He said the CCR has developed “a collaborative approach between a range of sectors, all united in working together to make an impact on the economic prosperity of the region and generating a positive social contribution.”

“The ambitious aims of CCR will not be realised without the upskilling of the current and future workforce. As we all know, the world is changing at a rapid pace and education and training providers need to be ahead of the curve if Wales is to keep up with global developments. There are great opportunities ahead of us and we need to make the most of them.”

“We have the opportunity to excel in certain sectors and need to build our infrastructures around that,” he said.


Chris Sutton

 

 

 

 

 

 

Chris Sutton is director of Sutton Consulting. His 30 years’ working as a chartered surveyor in South Wales, dealing mainly with industrial and office premises, has given him a strong insight into why businesses locate to different parts of Cardiff Capital Region.

He chaired the Welsh Government’s advisory board for the Central Cardiff Enterprise Zone and is proud of the contribution it made towards the capital’s development pipeline, which has seen over 1.5 million sq ft of office and other floorspace delivered north and south of the Great Western mainline.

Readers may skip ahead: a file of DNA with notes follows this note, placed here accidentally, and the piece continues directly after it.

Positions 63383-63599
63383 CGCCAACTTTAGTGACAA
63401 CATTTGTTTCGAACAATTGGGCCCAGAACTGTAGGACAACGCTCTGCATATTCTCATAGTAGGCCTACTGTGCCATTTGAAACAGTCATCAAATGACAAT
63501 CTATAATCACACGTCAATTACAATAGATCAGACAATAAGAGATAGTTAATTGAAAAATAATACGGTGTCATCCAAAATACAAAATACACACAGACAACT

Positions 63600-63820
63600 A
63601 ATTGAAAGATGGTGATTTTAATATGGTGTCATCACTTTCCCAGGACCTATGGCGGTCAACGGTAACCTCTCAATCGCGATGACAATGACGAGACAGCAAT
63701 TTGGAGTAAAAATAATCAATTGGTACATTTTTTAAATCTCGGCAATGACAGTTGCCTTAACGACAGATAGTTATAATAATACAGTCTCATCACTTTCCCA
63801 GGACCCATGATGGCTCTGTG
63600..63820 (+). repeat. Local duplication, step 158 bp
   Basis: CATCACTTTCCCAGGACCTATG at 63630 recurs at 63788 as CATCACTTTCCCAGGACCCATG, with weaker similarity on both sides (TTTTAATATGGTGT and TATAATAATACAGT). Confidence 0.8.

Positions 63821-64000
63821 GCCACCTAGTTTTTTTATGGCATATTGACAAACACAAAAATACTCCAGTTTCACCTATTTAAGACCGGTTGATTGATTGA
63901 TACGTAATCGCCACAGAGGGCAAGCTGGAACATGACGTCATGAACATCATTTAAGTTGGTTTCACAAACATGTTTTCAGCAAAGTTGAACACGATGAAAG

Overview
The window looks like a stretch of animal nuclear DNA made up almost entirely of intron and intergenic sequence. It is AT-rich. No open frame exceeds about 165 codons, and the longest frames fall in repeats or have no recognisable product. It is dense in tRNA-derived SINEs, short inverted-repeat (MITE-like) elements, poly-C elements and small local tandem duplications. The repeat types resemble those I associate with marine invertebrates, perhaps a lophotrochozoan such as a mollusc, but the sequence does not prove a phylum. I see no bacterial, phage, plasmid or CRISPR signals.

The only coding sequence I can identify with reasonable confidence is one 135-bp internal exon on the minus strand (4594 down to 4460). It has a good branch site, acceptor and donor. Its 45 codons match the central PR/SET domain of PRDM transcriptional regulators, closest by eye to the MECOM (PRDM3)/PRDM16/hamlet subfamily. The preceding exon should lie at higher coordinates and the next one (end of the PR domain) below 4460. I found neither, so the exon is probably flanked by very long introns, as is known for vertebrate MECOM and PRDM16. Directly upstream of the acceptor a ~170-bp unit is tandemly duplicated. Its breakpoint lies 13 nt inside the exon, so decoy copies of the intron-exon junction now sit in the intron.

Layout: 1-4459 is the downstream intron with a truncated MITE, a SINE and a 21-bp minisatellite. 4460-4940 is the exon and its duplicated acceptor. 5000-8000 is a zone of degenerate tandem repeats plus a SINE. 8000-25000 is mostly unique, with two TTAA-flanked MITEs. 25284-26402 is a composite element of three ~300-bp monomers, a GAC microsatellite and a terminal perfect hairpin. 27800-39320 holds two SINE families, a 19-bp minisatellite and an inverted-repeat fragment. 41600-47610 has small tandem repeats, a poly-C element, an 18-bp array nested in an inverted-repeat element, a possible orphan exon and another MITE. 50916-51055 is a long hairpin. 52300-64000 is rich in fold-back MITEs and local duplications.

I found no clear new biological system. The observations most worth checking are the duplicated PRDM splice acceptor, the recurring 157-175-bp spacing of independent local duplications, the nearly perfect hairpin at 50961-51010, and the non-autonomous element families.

Most of his working career has been spent advising on the industrial property market, delivering on new projects such as General Dynamics’ armoured vehicle plant in Merthyr Tydfil and the new-build CAF Rail facility in Llanwern. He has witnessed the trend towards off-shoring in the manufacturing sector over the past 20 years, which he says leads to a planning issue regarding the reuse of post-industrial sites – and still greater efforts to nurture and keep emerging industries and start-ups.

Of the CCR, he said:

“We are seeing collaborative working across the city region and this ‘larger than local’ approach provides a more strategic framework for investment whilst securing economies of scale in terms of delivery. Working with the HE and FE sectors, there is an ambition to improve skills and create higher value-added economic activity – however we must also deliver for our more disadvantaged communities.

Chris said he found it “satisfying to work with a team of leaders and other professionals on the EGP who are all focused upon delivering a stronger region.”

He added:

“Hopefully my experience and local knowledge adds to the skillset of this wider team. I enjoy being task-driven and would hope that this helps the team deliver.”

This week the CCR Regional Cabinet will decide on the latest investment recommendations from the EGP. The advice from the EGP’s experts will be a key factor in determining where the Regional Cabinet puts its money.